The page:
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Explained: Why no government wants an effective Lokayukta

Saurav Datta | Updated on: 14 February 2017, 5:32 IST

Very few governments want to submit to accountability principles, more so, to an ombudsman who has been appointed to ensure that public servants abide by integrity and probity. Hence, it comes as no surprise that appointments of the Lokayukta- the state ombudsman, in various states, are often mired in controversy.

The appointment fiasco in Uttar Pradesh- where the Supreme Court was compelled to invoke its extraordinary powers to appoint a Lokayukta because of the government's reluctance, took an embarrassing turn.

Also read - UP Lokayukta row: 'SC took away the executive's powers' - Justice AP Shah

This is because Dhananjay Chandrachud, the Chief Justice of the Allahabad High Court, and a member of the committee to appoint the Lokayukta, opposed the apex court's appointee, Justice Virendra Singh, citing an integrity deficit. In a judgment delivered on 28 January, the Supreme Court had to recall its earlier ruling and appoint another retired judge, Sanjay Misra.



But even as the embers seem to be cooling off in Uttar Pradesh, a fresh storm is brewing in Uttarakhand.



Ashwini Kumar Upadhyay, a lawyer practising at the High Court, has filed a PIL alleging that the government is not only delaying the appointment of a Lokayukta, but is also diluting one of the best and most competent accountability legislations to have been ever drafted.



The Uttarakhand Lokayukta Bill, 2011

The Bill, as Upadhyay claims in his petition, is an exemplary one, because it includes in its scope the Chief Minister's Office, former CMs and MLAs, and even retired government servants (who under other laws, enjoy immunity from investigation once their periods of service are over).

Despite getting Presidential Assent on 3 September 2013, and more than 700 complaints against public servants piling up, Upadhyay alleges that the government, in a bid to protect corrupt public servants, brought in a new law on 21 January 2014, which was way weaker than its predecessor.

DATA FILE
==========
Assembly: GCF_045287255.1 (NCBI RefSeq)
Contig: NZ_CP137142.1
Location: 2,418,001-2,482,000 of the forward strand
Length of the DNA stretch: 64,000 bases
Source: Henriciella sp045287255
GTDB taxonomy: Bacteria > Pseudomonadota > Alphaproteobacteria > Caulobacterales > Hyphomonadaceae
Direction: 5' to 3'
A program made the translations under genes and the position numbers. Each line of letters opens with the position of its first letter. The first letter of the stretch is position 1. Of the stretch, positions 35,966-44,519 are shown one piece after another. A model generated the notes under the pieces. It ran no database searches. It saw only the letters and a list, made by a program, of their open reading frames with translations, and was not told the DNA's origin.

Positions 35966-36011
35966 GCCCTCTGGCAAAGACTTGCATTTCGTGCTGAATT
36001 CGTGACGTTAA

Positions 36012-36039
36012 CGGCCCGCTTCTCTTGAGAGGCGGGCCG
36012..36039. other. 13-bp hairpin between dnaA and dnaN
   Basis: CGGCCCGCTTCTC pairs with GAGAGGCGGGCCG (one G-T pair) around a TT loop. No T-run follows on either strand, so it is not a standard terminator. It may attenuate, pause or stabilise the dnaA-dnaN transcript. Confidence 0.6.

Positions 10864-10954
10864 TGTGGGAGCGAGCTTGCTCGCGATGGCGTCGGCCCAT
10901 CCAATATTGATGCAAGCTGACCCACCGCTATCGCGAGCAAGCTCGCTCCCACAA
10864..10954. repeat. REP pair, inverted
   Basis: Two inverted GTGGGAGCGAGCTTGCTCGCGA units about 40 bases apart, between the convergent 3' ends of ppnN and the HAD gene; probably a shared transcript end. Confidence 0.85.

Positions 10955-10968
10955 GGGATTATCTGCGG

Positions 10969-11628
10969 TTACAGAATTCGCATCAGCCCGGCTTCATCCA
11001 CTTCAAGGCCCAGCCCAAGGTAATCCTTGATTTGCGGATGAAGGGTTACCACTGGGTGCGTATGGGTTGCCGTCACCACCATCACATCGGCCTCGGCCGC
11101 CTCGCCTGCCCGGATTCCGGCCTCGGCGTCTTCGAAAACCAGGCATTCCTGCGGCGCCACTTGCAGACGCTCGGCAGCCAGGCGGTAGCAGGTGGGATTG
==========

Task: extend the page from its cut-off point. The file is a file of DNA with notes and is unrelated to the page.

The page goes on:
Upadhyay's PIL is yet to be admitted, but if, and once it is, it is bound to open up another ground for confrontation between the state government and the judiciary, just like what happened in Uttar Pradesh.



Other Lokayukta Appointment Controversies

Uttarakhand and Uttar Pradesh are not outliers- in other states also, there have been similar skirmishes and controversies, with governments going all out to dilute the Lokayukta legislations.

The most recent one happened in Gujarat, when in 2013, the state government's efforts to resist the appointment of Justice RA Mehta as the Lokayukta were foiled by the Supreme Court. This appointment row had witnessed an unedifying tussle between the governor Kamla Beniwal, and the state government, with the latter accusing the former of political manipulations.

Subsequently, in order to circumvent the Supreme Court's ruling, the government brought in the Gujarat Lokayukta Aayog Act, which gave the government overriding powers in appointing the state ombudsman. The powers of the Chief Justice of the High Court and the Governor were taken away.

This law is yet to be challenged, but one is compelled to ask - where is the government's integrity when it arrogates to itself the sole power to appoint the watchguard supposed to investigate it?

SC had to step in to appoint a Lokayukta in UP. Uttarakhand and Gujarat seem reluctant to appoint one



Prior to the Gujarat incident, there was a row surrounding the Lokayukta in Karnataka, in 2011. It all began with the Lokayukta, retired Supreme Court judge N. Santosh Hegde unraveling a mammoth mining scam and indicting then chief minister BS Yeddyurappa. So stung was the government, that it pulled out all stops to stall the appointment of Hegde's successor. Shivraj Patil, a retired Supreme Court judge, was supposed to take over, but then he found himself embroiled in an illegal land allotment controversy. The Lokayukta institution itself found its credibility coming under question.

Justice Y. Bhaskar Rao, a retired chief justice of the Karnataka High Court, who was finally appointed as Lokayukta in February 2013, also had to resign in December last year, over corruption allegations.



In India, where pitched political battles are fought over corruption issues, the rows over Lokayukta appointments only reinforce the fact that enforcing public integrity would be more than a Herculean task.

More in Catch - From crusaders to scamsters: what corrupted the Karnataka Lokayukta

Why is Delhi's AAP govt delaying the appointment of a Lokayukta?

First published: 31 January 2016, 10:48 IST
 
Saurav Datta @SauravDatta29

Saurav Datta works in the fields of media law and criminal justice reform in Mumbai and Delhi.

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